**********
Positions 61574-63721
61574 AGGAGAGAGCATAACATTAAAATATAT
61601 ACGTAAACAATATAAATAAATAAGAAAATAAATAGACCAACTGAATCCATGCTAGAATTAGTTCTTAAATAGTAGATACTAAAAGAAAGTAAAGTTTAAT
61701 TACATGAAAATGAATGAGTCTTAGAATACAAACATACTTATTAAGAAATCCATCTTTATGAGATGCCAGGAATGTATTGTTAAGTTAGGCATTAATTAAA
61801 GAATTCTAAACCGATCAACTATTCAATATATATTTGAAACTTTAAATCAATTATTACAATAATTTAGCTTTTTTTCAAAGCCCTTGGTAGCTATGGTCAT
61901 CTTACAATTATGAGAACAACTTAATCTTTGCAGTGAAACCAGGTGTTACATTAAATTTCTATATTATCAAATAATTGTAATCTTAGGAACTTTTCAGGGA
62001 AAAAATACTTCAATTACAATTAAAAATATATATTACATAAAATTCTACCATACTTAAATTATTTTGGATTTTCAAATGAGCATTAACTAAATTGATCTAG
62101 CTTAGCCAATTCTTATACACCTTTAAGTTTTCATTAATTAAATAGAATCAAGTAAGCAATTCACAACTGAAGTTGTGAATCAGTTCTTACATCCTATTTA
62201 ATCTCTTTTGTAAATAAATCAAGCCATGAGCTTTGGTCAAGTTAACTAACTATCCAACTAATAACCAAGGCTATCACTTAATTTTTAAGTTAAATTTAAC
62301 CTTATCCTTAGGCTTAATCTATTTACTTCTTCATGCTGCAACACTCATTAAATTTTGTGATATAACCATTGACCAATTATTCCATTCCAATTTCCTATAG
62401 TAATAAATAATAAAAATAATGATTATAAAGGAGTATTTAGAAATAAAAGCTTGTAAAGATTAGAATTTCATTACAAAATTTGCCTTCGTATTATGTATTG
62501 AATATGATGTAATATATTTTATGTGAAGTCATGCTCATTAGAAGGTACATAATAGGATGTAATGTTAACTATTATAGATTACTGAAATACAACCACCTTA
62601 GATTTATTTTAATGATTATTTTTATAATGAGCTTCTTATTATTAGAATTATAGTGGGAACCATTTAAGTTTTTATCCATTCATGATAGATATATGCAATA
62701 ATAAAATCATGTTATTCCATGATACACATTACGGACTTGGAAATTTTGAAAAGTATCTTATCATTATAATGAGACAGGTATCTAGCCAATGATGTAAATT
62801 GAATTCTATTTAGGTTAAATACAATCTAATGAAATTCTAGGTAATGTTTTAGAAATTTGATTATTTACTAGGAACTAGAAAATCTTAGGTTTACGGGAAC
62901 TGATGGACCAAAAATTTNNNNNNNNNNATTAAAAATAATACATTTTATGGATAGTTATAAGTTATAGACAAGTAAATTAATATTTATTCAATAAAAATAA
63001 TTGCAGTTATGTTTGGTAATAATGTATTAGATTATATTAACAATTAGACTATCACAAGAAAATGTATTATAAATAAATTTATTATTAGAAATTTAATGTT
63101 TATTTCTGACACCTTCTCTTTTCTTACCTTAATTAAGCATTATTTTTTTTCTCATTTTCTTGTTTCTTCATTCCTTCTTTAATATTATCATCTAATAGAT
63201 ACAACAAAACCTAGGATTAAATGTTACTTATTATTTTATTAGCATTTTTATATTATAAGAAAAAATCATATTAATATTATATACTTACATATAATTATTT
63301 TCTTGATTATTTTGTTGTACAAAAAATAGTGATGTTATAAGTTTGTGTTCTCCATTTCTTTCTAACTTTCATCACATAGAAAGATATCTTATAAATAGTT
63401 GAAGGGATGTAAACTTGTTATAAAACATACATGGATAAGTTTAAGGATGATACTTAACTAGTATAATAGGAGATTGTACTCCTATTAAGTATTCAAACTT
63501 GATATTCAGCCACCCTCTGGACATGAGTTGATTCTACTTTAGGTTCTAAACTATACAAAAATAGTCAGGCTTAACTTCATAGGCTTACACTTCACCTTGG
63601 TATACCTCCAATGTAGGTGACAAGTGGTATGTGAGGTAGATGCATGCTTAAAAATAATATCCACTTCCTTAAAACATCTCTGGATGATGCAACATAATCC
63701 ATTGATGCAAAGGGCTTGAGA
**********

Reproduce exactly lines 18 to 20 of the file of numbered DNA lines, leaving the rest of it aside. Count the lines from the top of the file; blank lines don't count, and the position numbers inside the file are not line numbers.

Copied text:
63101 TATTTCTGACACCTTCTCTTTTCTTACCTTAATTAAGCATTATTTTTTTTCTCATTTTCTTGTTTCTTCATTCCTTCTTTAATATTATCATCTAATAGAT
63201 ACAACAAAACCTAGGATTAAATGTTACTTATTATTTTATTAGCATTTTTATATTATAAGAAAAAATCATATTAATATTATATACTTACATATAATTATTT
63301 TCTTGATTATTTTGTTGTACAAAAAATAGTGATGTTATAAGTTTGTGTTCTCCATTTCTTTCTAACTTTCATCACATAGAAAGATATCTTATAAATAGTT